Rolf SchlotmannRolf Schlotmann. Photo: tradeciety.com

Pod Chats: Rolf Schlotmann on Being a Trading Nomad

Two Blokes Trading

Two Blokes Trading Episode 80: How to Become a Full Time Trader with Rolf Schlotmann. Click above to listen to the full episode.

Rolf Schlotmann forms one half of the trading duo behind Tradeciety and Edgewonk, alongside Moritz Czubatinski (who we've featured in our Desert Island Trades series - see below).

In this interview with Two Blokes Trading podcast episode 80, Rolf reveals a unique trading journey that is both inspirational and envy-inducing. The ultimate trading nomad, Rolf decided to ditch a high-flying corporate job and sell everything he owned before jetting off to South East Asia to become a full-time travelling trader.

Here he discusses the journey that led him to taking that big step and provides some tips and advice for those thinking of doing the same.

Desert Island Trades: Moritz Czubatinski, Edgewonk

I always say trading is like a mirror of yourself. Because in trading you’re confronted with your weaknesses, very clearlyRolf Schlotmann

On getting into stocks at 15...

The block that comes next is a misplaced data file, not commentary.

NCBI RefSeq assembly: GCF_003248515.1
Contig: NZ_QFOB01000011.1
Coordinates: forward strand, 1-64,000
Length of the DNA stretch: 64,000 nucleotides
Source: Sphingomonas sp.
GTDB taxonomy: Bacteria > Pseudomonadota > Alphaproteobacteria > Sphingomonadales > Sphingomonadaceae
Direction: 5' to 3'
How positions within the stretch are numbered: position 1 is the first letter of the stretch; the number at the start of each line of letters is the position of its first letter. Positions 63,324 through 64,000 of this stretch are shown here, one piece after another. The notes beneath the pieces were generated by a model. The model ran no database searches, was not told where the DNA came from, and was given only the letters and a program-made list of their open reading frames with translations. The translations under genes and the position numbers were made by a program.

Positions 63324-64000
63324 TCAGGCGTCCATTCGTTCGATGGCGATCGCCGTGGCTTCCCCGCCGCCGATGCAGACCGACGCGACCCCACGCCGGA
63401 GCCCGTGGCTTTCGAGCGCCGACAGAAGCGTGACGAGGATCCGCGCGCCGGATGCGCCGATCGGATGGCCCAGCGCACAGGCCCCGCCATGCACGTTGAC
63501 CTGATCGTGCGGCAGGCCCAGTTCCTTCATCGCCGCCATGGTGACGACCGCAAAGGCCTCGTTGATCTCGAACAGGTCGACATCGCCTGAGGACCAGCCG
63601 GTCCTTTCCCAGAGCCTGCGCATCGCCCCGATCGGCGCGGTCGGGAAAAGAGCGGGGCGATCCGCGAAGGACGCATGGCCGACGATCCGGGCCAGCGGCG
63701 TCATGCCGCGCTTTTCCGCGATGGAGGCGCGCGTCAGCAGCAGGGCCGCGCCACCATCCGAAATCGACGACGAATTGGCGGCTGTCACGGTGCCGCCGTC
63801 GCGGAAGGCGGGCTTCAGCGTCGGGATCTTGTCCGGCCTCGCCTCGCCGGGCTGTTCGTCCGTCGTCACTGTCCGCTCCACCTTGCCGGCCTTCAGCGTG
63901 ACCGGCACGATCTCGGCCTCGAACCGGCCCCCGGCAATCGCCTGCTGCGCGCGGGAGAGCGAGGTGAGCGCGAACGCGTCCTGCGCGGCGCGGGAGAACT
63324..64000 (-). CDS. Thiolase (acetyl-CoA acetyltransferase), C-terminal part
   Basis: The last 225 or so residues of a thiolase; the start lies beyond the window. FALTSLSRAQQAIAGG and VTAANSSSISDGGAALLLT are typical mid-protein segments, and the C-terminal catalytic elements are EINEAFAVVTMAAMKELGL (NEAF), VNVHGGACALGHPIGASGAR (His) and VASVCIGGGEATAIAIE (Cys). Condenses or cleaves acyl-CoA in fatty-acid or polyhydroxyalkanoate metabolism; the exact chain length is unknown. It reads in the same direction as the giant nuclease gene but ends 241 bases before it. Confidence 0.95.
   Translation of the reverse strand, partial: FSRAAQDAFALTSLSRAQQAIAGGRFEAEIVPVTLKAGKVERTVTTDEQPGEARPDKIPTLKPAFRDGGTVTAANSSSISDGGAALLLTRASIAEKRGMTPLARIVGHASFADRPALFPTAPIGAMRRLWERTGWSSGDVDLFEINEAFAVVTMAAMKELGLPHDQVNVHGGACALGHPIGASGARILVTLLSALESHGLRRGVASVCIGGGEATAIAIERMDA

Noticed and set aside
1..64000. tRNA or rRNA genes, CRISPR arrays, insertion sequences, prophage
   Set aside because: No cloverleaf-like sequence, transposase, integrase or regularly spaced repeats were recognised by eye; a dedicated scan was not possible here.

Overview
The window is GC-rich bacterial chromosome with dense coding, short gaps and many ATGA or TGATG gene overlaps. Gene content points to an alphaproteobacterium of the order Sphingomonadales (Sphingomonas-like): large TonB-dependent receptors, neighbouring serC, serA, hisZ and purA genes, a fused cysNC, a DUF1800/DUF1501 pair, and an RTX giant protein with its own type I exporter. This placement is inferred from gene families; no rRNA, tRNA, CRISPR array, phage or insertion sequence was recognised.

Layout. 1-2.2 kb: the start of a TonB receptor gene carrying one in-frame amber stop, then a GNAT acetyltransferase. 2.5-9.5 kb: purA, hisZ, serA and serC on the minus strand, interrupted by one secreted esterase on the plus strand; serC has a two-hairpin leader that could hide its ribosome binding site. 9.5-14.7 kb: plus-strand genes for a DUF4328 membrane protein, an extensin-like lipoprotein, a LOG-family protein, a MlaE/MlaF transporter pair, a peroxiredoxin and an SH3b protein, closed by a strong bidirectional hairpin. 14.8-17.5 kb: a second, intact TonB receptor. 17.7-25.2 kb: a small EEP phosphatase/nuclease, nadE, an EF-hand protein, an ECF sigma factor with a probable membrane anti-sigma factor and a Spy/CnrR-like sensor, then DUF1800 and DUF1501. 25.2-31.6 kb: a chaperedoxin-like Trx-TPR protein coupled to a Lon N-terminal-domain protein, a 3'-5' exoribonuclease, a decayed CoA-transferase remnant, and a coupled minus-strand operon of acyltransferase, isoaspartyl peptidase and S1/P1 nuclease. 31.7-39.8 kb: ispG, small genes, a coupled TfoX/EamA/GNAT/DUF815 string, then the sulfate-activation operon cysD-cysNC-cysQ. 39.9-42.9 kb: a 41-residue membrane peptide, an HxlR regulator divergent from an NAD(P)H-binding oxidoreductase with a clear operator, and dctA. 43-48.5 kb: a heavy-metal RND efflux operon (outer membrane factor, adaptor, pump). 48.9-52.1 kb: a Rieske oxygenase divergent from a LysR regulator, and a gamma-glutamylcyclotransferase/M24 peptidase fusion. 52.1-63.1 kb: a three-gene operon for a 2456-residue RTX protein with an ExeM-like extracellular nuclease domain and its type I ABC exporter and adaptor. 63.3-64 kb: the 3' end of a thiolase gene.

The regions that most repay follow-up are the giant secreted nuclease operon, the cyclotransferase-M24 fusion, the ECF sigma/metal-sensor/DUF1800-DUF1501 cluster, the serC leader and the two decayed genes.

I’m in my early thirties. I first got introduced to trading when I was 15 I think. I’m from Frankfurt in Germany, it’s the biggest banking city here. When I was 15, around the year 2000, everyone was crazy about stocks, and so was my dad. Back then there wasn’t really much of an Internet, so I really liked to follow the stock tickers, in Germany we call it teletext / video text in your TV.

That’s how got introduced to stocks, it was fascinating. Every day after school I ran home and turned on the TV to see the ticker symbols. Then I had a little portfolio, which I could get up and running with just the big names that I knew when I was 15, like Coke and McDonalds. I always had an interest and I studied finance in University, Corporate Finance and International Finance. One day we got introduced to Forex in University, and since then, roughly ten years now, I’ve been involved in the Forex markets.

On quitting the corporate world...

I had a very good corporate job after university; I have a very good masters, so I got a very nice job. I was trading on the side, every night I came home and every morning before work I was trading. But then I saw the people at my work and I knew the path that I was just starting on in the corporate job was what I was going to do for the next 30 to 35 years. I never felt comfortable with that.